Febrile Seizures (cont.)
Benjamin Wedro, MD, FACEP, FAAEM
Dr. Ben Wedro practices emergency medicine at Gundersen Clinic, a regional trauma center in La Crosse, Wisconsin. His background includes undergraduate and medical studies at the University of Alberta, a Family Practice internship at Queen's University in Kingston, Ontario and residency training in Emergency Medicine at the University of Oklahoma Health Sciences Center.
Melissa Conrad Stöppler, MD
Melissa Conrad Stöppler, MD, is a U.S. board-certified Anatomic Pathologist with subspecialty training in the fields of Experimental and Molecular Pathology. Dr. Stöppler's educational background includes a BA with Highest Distinction from the University of Virginia and an MD from the University of North Carolina. She completed residency training in Anatomic Pathology at Georgetown University followed by subspecialty fellowship training in molecular diagnostics and experimental pathology.
In this Article
- Seizure symptoms: how to assist the victim
- NIH on what are febrile seizures?
- How common are febrile seizures?
- What are the symptoms of a febrile seizure?
- What makes a child prone to recurrent febrile seizures?
- Are febrile seizures harmful?
- What should be done for a child having a febrile seizure?
- How are febrile seizures diagnosed and treated?
- How are febrile seizures prevented?
- What research is being done on febrile seizures?
- Where can I get more information?
How are febrile seizures diagnosed and treated?
Before diagnosing febrile seizures in infants and children, doctors sometimes perform tests to be sure that seizures are not caused by something other than simply the fever itself. For example, if a doctor suspects the child has meningitis (an infection of the membranes surrounding the brain), a spinal tap may be needed to check for signs of the infection in the cerebrospinal fluid (fluid that bathes the brain and spinal cord). If there has been severe diarrhea or vomiting, dehydration could be responsible for seizures. Also, doctors often perform other tests such as examining the blood and urine to pinpoint the cause of the child's fever.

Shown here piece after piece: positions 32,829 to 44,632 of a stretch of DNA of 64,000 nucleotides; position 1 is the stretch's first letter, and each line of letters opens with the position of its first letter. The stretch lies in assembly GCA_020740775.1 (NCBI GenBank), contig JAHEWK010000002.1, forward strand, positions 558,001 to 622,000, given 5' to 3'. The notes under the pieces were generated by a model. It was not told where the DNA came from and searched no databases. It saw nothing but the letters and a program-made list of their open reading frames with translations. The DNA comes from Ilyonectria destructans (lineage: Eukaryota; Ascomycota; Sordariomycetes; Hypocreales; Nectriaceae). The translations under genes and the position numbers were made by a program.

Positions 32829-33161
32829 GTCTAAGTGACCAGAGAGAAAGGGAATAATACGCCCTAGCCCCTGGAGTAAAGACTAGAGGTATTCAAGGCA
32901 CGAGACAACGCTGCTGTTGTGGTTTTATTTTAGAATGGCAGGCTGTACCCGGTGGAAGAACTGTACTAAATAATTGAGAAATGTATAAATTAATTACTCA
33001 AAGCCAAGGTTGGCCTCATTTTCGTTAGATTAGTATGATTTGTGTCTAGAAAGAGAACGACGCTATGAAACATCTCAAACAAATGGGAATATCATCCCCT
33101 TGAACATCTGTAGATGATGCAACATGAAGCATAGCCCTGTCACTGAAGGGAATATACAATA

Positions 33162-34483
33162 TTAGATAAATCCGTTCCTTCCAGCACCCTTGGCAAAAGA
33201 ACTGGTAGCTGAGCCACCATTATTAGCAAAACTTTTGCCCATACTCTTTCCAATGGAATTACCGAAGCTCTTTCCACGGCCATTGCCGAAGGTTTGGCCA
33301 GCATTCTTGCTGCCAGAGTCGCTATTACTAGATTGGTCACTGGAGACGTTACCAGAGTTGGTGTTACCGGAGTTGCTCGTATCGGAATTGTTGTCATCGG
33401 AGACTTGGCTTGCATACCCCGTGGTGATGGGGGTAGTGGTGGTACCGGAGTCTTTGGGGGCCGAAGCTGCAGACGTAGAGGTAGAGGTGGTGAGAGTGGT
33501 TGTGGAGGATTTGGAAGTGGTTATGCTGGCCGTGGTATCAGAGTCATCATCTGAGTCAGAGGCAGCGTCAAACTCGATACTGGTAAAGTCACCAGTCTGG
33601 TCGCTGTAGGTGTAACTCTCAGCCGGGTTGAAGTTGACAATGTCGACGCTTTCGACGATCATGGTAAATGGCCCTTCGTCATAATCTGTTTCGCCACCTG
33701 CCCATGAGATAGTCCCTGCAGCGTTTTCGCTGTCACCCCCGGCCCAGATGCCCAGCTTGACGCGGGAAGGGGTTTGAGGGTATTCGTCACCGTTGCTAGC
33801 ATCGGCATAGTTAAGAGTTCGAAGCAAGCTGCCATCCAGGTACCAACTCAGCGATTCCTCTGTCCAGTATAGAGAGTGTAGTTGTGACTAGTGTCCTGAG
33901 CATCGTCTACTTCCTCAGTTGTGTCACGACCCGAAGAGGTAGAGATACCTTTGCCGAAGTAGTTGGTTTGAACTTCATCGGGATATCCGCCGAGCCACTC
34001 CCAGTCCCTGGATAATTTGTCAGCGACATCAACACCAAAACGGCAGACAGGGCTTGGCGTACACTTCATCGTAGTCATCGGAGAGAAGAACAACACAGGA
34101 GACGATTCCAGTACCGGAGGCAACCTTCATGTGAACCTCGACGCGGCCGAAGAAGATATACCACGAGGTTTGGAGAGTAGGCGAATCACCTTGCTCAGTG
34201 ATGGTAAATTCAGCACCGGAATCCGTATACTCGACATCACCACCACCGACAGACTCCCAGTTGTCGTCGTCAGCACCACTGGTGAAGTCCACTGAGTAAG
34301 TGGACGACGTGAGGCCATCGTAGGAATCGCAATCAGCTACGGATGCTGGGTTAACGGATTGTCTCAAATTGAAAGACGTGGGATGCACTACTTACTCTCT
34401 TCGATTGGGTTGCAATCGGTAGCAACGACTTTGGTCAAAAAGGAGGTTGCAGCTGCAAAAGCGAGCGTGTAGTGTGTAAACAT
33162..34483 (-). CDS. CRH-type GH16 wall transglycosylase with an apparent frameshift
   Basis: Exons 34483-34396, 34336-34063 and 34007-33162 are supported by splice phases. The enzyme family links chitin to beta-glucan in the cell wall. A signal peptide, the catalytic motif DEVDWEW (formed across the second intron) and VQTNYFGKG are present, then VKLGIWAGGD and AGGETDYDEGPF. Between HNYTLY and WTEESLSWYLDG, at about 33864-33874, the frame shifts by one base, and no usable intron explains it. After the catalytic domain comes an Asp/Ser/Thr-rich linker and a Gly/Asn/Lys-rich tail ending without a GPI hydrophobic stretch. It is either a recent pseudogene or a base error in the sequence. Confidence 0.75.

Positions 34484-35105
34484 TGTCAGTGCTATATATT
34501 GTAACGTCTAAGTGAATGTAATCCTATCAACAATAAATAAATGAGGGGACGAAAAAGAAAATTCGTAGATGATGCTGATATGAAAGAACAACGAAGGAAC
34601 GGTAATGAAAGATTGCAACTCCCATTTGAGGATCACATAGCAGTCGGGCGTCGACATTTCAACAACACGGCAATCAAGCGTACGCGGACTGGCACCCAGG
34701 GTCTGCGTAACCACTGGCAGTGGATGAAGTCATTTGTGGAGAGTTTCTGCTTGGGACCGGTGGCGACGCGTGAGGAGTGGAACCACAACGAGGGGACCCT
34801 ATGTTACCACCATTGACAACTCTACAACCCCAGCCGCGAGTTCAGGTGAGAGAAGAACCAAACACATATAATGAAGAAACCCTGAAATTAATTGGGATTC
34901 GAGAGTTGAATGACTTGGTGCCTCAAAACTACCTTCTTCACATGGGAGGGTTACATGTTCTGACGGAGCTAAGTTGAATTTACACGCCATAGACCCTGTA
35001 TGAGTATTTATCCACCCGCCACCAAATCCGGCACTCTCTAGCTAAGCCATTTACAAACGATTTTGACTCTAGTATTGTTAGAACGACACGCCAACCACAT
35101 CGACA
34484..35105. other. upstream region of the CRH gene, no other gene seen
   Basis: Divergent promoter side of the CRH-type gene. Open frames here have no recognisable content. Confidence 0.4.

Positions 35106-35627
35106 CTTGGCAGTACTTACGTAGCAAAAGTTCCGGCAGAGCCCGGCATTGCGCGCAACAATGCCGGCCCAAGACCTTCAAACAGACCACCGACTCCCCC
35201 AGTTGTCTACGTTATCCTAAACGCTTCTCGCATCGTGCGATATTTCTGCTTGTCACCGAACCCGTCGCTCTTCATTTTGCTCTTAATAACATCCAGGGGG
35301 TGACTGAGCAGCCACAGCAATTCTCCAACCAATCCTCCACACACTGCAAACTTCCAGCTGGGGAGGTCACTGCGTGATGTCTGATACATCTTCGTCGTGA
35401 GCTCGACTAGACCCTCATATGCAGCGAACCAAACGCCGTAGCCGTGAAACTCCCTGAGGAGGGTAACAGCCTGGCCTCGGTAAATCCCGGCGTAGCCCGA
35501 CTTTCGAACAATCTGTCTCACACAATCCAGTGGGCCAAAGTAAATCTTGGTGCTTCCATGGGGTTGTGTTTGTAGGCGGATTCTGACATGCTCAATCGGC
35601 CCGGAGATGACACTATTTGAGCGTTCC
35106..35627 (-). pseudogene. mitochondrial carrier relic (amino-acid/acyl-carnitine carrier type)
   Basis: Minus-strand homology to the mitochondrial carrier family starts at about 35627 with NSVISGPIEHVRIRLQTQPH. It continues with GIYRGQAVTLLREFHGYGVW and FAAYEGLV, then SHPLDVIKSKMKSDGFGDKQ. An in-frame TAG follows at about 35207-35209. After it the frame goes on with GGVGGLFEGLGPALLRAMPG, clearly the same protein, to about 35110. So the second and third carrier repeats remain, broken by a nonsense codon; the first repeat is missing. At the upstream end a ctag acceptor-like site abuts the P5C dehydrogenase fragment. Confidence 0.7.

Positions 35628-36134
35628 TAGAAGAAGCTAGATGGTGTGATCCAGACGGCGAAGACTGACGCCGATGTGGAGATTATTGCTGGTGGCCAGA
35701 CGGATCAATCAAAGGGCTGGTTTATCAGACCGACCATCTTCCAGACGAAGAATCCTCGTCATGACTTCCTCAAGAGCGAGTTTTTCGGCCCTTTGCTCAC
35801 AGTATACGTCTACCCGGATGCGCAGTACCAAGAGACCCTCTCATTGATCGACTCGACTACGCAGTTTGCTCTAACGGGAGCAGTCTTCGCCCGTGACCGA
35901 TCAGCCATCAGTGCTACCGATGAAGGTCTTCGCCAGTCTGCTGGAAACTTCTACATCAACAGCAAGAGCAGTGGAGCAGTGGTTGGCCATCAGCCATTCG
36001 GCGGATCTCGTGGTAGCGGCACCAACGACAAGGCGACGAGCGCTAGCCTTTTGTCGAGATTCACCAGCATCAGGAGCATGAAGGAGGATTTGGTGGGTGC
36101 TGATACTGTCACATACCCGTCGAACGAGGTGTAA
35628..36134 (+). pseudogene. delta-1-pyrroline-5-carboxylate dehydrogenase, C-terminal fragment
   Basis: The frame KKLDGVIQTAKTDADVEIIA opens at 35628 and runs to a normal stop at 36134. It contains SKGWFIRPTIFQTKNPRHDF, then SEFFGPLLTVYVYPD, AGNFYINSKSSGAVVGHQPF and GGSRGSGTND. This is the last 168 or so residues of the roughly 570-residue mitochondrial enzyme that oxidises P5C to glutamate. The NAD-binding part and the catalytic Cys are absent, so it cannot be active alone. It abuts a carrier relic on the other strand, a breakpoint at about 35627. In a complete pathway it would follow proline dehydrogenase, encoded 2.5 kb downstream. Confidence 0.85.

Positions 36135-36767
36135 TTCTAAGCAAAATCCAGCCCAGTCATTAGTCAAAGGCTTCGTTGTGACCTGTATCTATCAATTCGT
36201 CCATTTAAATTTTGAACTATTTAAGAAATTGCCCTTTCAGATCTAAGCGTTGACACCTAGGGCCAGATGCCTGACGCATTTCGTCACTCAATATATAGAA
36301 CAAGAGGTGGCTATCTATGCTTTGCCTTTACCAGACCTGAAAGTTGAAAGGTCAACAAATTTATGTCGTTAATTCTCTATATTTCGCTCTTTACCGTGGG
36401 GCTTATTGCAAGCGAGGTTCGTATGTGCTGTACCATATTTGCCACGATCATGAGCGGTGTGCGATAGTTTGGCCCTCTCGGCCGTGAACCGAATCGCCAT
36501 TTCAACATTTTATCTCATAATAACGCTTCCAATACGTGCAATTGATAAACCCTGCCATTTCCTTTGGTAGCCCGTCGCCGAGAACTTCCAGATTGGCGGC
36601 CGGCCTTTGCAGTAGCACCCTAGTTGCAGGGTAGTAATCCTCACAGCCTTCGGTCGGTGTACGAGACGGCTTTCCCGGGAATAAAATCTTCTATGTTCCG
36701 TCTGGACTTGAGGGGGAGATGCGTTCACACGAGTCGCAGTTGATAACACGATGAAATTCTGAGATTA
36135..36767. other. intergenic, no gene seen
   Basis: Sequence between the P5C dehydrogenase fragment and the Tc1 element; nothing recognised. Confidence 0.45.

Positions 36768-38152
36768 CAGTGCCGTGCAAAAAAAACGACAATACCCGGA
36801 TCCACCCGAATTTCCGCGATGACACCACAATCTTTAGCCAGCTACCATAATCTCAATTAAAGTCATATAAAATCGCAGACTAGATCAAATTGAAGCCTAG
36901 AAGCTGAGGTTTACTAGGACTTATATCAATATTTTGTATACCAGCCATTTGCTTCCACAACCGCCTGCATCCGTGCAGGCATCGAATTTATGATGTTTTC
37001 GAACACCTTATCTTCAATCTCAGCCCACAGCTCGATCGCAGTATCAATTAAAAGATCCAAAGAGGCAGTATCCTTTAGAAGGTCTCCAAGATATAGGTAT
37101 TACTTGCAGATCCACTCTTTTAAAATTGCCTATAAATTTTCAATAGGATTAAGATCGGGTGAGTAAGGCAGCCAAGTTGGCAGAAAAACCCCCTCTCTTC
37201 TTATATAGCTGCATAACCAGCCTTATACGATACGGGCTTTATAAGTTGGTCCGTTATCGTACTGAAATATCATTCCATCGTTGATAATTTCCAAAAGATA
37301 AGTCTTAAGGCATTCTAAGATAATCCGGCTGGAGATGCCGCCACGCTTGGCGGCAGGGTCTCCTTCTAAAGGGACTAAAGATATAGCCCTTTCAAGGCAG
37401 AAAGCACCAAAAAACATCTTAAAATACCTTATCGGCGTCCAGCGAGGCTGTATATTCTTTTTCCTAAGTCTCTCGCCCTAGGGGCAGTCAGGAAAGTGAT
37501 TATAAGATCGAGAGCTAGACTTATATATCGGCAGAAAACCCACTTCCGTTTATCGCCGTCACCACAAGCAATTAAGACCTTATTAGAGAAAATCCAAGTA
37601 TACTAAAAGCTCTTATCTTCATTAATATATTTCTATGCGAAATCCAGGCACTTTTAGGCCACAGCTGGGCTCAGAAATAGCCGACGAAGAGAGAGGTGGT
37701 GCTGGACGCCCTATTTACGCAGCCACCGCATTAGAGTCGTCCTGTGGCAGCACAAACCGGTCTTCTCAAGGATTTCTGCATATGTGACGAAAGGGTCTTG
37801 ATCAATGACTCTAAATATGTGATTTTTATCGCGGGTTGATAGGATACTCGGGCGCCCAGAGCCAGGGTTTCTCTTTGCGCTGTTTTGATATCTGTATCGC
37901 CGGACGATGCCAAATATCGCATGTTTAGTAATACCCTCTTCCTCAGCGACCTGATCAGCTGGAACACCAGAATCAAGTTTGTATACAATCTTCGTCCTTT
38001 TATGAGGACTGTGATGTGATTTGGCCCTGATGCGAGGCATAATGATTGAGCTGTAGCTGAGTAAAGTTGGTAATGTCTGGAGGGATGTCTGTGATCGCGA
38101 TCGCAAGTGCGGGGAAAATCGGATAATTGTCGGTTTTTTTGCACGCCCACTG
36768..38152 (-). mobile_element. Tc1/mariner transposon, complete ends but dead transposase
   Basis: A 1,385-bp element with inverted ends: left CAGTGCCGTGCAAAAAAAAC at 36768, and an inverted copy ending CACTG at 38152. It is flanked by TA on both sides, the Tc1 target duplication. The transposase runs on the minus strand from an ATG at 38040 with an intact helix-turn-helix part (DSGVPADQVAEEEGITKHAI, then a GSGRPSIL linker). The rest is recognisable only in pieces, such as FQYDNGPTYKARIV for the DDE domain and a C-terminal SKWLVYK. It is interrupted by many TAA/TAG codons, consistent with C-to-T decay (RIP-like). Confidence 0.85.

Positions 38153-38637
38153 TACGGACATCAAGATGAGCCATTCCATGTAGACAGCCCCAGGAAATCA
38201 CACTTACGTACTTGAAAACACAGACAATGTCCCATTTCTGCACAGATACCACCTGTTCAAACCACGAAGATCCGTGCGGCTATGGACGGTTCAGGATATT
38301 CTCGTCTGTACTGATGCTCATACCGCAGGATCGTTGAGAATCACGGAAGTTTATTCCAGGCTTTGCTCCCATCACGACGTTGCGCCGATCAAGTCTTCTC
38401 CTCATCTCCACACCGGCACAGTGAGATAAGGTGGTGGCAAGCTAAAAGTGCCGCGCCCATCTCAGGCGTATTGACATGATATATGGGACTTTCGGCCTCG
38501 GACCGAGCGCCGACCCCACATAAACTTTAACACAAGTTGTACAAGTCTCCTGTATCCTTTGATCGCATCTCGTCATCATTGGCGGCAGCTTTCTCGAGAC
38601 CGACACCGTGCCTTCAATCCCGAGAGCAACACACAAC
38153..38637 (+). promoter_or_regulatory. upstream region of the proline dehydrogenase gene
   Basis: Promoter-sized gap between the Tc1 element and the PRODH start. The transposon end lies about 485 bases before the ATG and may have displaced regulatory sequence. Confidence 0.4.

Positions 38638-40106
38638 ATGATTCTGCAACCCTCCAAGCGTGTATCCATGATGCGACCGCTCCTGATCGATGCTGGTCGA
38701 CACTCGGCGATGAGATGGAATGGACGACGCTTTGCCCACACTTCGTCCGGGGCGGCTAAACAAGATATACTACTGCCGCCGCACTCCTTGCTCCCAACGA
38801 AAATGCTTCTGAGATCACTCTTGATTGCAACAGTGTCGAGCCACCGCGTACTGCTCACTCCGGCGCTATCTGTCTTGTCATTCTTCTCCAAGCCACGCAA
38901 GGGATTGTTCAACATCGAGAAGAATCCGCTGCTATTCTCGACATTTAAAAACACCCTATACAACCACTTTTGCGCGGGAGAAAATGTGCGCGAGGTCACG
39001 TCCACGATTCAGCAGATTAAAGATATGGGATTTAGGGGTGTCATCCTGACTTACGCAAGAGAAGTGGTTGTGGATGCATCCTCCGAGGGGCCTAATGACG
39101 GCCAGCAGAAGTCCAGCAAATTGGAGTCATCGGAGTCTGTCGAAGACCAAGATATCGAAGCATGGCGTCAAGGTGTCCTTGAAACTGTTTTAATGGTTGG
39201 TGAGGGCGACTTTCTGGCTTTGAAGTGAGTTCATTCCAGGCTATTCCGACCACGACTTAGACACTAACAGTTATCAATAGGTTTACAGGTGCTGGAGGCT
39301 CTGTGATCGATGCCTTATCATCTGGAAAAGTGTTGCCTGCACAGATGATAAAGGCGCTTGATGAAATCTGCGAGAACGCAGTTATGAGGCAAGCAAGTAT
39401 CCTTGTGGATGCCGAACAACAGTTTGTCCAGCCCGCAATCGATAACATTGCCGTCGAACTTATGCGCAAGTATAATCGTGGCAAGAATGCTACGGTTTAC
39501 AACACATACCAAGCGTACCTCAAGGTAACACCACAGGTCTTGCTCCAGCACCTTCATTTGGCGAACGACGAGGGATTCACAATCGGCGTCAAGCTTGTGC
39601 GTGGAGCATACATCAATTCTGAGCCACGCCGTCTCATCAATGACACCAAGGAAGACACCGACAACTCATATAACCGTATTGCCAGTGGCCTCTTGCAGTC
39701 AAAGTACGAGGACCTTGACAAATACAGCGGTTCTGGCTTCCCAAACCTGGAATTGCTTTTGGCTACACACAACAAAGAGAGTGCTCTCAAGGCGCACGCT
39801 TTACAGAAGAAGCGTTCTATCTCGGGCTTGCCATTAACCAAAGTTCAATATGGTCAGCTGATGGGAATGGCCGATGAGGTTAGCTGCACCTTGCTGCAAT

A child who has a febrile seizure usually doesn't need to be hospitalized. If the seizure is prolonged or is accompanied by a serious infection, or if the source of the infection cannot be determined, a doctor may recommend that the child be hospitalized for observation.
How are febrile seizures prevented?
If a child has a fever most parents will use fever-lowering drugs such as acetaminophen or ibuprofen to make the child more comfortable, although there are no studies that prove that this will reduce the risk of a seizure. One preventive measure would be to try to reduce the number of febrile illnesses, although this is often not a practical possibility.
Prolonged daily use of oral anticonvulsants, such as phenobarbital or valproate, to prevent febrile seizures is usually not recommended because of their potential for side effects and questionable effectiveness for preventing such seizures.
Learn more about: phenobarbital
Children especially prone to febrile seizures may be treated with the drug diazepam orally or rectally, whenever they have a fever. The majority of children with febrile seizures do not need to be treated with medication, but in some cases a doctor may decide that medicine given only while the child has a fever may be the best alternative. This medication may lower the risk of having another febrile seizure. It is usually well tolerated, although it occasionally can cause drowsiness, a lack of coordination, or hyperactivity. Children vary widely in their susceptibility to such side effects.
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